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Hoffmann, R. A wiki for the life sciences where authorship matters. Nature Genetics (2008)

Epinephrine increases spinal cord concentrations of [3H]-clonidine hydrochloride in rabbits after epidural infusion.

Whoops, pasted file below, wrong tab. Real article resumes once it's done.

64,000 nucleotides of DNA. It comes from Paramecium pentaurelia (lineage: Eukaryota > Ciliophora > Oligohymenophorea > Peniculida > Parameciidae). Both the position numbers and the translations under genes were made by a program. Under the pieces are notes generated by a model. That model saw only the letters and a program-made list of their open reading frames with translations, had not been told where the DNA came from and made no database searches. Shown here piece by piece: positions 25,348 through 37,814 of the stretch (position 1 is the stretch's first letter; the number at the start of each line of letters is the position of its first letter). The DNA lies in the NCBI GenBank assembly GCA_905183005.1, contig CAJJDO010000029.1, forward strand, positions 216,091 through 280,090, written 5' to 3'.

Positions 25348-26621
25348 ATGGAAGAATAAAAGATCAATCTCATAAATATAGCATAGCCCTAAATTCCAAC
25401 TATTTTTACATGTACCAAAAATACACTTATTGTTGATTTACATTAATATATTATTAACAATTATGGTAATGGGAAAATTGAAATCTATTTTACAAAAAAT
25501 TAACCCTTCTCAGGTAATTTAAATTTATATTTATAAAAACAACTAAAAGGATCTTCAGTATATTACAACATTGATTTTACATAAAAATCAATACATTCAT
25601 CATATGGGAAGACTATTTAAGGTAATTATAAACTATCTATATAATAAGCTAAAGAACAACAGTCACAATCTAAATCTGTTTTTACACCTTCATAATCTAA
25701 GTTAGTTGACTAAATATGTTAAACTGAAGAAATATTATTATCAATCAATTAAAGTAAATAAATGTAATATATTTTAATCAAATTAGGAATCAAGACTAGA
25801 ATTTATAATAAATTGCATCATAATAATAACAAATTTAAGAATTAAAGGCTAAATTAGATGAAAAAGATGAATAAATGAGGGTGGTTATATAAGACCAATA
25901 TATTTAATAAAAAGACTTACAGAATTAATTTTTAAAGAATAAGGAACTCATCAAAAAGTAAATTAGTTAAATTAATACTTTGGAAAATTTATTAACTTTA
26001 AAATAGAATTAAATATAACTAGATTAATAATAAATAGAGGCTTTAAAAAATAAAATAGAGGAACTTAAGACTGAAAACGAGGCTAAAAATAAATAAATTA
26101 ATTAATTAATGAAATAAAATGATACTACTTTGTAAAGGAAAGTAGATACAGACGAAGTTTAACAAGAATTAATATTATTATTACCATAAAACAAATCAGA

Epinephrine is often given with epidurally administered drugs to prolong and enhance analgesia, which is partly attributed to alpha-adrenergic processes. This investigation evaluates the effect of epinephrine on the distribution of epidurally administered [3H]-clonidine hydrochloride (clonidine HCl) in serum and in the central nervous system. After placing a lumbar epidural catheter via a laminectomy, rabbits were randomly assigned to receive 20 microCi of clonidine HCl with epinephrine (1:200,000) (n = 5) or without (control; n = 5) for 90 min. During the administration, which included bolus and slow infusion, blood samples were collected at 15-min intervals. At the end of the administration, rabbits were perfused with normal saline, leading to exsanguination. Brain and spinal cord tissues were excised for radiometric analysis. In both groups, the concentration of clonidine HCl was greatest in the lumbar cord. Epinephrine further enhanced accumulation of clonidine HCl into the lumbar cord but did not alter the concentration of clonidine HCl in serum, brain, cervical cord, and thoracic cord. We conclude that lumbar administration of epidural clonidine HCl leads to increased concentrations in the lumbar cord, which is further enhanced by epinephrine. The increased spinal cord accumulation of clonidine may be another mechanism by which epinephrine improves epidural analgesia.[1]


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